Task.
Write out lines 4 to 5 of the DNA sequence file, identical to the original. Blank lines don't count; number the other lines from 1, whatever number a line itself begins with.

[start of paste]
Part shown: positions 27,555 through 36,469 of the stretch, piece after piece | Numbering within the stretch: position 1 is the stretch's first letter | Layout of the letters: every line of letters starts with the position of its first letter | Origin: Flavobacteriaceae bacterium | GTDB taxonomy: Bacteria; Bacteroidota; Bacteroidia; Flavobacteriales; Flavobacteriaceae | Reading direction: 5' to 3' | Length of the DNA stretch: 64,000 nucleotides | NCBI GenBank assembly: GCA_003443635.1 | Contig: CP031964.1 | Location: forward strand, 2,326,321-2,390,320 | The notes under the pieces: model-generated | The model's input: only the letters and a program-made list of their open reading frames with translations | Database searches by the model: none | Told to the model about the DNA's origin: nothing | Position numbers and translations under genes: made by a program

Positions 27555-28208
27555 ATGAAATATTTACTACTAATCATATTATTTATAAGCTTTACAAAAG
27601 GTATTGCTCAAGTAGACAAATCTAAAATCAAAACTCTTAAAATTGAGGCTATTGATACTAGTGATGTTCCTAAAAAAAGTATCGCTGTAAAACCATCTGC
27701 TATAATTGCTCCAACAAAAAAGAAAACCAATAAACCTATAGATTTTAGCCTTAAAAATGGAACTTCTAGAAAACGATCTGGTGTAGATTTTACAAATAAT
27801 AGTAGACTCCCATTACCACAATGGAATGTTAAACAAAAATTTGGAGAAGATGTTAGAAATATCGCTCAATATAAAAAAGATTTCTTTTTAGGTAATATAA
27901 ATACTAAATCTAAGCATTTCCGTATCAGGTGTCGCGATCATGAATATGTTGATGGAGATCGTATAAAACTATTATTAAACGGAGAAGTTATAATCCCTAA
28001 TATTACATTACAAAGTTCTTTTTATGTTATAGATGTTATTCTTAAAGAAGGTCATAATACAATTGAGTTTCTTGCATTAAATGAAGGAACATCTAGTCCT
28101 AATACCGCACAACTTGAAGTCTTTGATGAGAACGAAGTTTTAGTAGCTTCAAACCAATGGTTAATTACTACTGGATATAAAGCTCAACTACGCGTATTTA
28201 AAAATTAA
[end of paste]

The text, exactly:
27601 GTATTGCTCAAGTAGACAAATCTAAAATCAAAACTCTTAAAATTGAGGCTATTGATACTAGTGATGTTCCTAAAAAAAGTATCGCTGTAAAACCATCTGC
27701 TATAATTGCTCCAACAAAAAAGAAAACCAATAAACCTATAGATTTTAGCCTTAAAAATGGAACTTCTAGAAAACGATCTGGTGTAGATTTTACAAATAAT